Ivins mom struggles to support baby girl with clubfoot; how you can help Kenzlie’s Cause

Kenzlie Kelton, St. George, Utah, 2013 | Photo courtesy of Ashley Kelton

IVINS – Local mom Ashley Kelton is struggling to support and treat her 8-month-old daughter Kenzlie’s clubfoot to give her an opportunity for a healthy life.

Ashley Kelton (left) and Kenzlie Kelton, St. George, Utah, 2013 | Photo courtesy of Ashley Kelton
Ashley Kelton (left) and Kenzlie Kelton, St. George, Utah, 2013 | Photo courtesy of Ashley Kelton

In her first year, Kenzlie has already been plagued by hardships. Born on Oct. 22, 2012, she suffered from a lung infection, heart murmur and clubfoot deformity in her right foot, and spent nine days in the neonatal intensive care unit at Dixie Regional Medical Center. At just two weeks old, Kenzlie’s right foot was placed in a corrective cast, the first in a lengthy series of treatments attempting to heal her condition.

For the next eight weeks, her cast was replaced once a week to continue manipulating the foot. A tendon release, a surgical procedure in which a tendon is clipped in order to decrease tension in the muscle it controls, was performed on her Achilles tendon. Then she was put into a brace intended to remain on her leg for three months.

However, two weeks after the placing of the brace, Kelton received the unfortunate news that her daughter would need another tendon release and five more weeks of casting. Months passed, alternating between the cast and brace, with no success. Then Kelton consulted a surgeon from Primary Children’s Medical Center in Salt Lake City specializing in clubfoot, who informed her of the necessary steps that must be taken.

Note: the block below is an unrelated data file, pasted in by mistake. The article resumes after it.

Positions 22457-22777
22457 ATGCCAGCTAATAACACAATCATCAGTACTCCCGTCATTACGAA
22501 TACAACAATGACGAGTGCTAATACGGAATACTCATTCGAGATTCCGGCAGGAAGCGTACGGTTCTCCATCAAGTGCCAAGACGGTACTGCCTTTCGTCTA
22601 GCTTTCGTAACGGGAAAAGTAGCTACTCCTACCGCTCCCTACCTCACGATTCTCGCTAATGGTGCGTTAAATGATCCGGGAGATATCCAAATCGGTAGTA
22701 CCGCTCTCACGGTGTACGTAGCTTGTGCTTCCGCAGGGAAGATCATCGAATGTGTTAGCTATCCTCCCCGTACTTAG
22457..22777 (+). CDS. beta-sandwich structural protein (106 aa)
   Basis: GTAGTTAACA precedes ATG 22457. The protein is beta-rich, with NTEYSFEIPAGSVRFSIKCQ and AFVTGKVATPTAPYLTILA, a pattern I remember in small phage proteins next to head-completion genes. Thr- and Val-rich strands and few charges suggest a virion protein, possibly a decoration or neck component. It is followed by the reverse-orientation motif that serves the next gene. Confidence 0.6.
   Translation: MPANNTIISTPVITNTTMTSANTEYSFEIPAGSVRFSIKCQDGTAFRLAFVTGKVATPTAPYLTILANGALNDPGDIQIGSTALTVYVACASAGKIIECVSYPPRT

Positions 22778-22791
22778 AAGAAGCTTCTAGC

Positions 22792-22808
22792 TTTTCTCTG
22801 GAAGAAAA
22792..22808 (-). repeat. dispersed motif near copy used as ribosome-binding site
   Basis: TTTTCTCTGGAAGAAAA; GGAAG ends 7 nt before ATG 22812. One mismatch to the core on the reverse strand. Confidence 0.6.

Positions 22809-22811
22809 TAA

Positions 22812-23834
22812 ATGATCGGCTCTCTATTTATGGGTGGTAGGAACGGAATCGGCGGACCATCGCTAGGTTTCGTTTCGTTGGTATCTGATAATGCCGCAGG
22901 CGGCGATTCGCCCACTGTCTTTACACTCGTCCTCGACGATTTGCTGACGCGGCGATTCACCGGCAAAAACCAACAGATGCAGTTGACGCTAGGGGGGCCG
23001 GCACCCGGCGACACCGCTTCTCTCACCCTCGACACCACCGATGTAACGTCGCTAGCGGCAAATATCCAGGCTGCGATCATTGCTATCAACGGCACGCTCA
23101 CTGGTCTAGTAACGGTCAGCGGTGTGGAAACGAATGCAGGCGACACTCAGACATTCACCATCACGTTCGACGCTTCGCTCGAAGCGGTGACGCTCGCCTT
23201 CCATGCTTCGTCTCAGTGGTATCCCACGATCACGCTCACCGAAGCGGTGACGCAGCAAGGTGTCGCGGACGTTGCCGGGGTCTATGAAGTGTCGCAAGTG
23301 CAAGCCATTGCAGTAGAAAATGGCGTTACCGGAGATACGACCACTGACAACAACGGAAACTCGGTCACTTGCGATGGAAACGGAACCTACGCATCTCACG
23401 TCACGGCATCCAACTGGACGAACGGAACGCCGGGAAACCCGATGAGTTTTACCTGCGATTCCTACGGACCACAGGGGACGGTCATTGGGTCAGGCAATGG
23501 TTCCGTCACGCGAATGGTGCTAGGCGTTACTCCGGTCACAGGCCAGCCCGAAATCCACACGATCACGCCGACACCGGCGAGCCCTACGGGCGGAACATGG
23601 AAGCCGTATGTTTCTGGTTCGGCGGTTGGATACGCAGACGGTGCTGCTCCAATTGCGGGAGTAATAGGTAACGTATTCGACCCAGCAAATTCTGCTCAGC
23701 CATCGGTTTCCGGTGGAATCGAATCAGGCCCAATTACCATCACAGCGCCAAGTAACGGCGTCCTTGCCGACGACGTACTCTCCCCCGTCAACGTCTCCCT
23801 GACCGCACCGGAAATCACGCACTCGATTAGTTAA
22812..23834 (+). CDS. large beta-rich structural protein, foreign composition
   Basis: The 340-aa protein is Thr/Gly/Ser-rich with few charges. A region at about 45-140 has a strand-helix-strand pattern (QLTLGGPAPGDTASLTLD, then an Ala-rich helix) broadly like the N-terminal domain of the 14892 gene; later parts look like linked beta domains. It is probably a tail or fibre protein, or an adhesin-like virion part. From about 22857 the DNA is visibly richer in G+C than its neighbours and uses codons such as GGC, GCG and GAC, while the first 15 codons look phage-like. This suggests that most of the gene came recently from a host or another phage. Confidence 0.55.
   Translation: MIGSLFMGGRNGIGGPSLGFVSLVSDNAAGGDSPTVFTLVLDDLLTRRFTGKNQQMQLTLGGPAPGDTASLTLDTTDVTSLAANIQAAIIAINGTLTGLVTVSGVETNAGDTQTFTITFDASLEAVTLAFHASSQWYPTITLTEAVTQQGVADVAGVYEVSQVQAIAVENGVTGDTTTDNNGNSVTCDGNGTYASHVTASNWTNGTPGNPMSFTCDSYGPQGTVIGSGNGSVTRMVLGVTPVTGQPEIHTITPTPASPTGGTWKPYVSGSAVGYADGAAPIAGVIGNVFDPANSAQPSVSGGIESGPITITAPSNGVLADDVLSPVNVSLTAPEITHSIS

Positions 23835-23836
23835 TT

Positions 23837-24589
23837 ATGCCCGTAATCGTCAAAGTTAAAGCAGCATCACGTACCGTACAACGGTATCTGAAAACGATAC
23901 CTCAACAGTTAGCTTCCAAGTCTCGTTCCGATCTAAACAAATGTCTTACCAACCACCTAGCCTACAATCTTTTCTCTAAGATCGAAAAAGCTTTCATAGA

“Because Kenzlie’s foot isn’t straight yet, she is delayed in walking. She can’t walk and won’t be able to walk until her Achilles tendon is fully healed,” Kelton said. “I feel like we are at the doctor’s all the time.”

Clubfoot is a congenital birth defect in which one or both feet are rotated in, causing a child to walk on the outside of their feet or even on their ankles. The condition severely limits a child’s movement and ability to be active, thus delaying development and eventually impacting their lifestyle.

Kenzlie Kelton with her leg cast, St. George, Utah, 2013 | Photo courtesy of Ashley Kelton
Kenzlie Kelton with her leg cast, St. George, Utah, 2013 | Photo courtesy of Ashley Kelton

Clubfoot is a relatively common birth defect, occurring in about one in every 1,000 infants. The cause is yet unknown and a topic of much speculation in medical research. It cannot be eradicated prenatally, only treated after a child is born and through their first few years. Untreated clubfoot will progress into deformity requiring surgical reconstruction.

If clubfoot is recognized at birth, it can be treated with a casting technique called the Ponseti method. The technique requires cast changes once a week for four to six weeks, as the feet are gradually stretched back to a normal position. The Ponseti method has a high success rate and is considered the first choice of medical professionals in treating the condition, said Leon K. Reber, a podiatric surgeon at the Foot and Ankle Institute specializing in reconstructive and trauma surgery of the foot and ankle.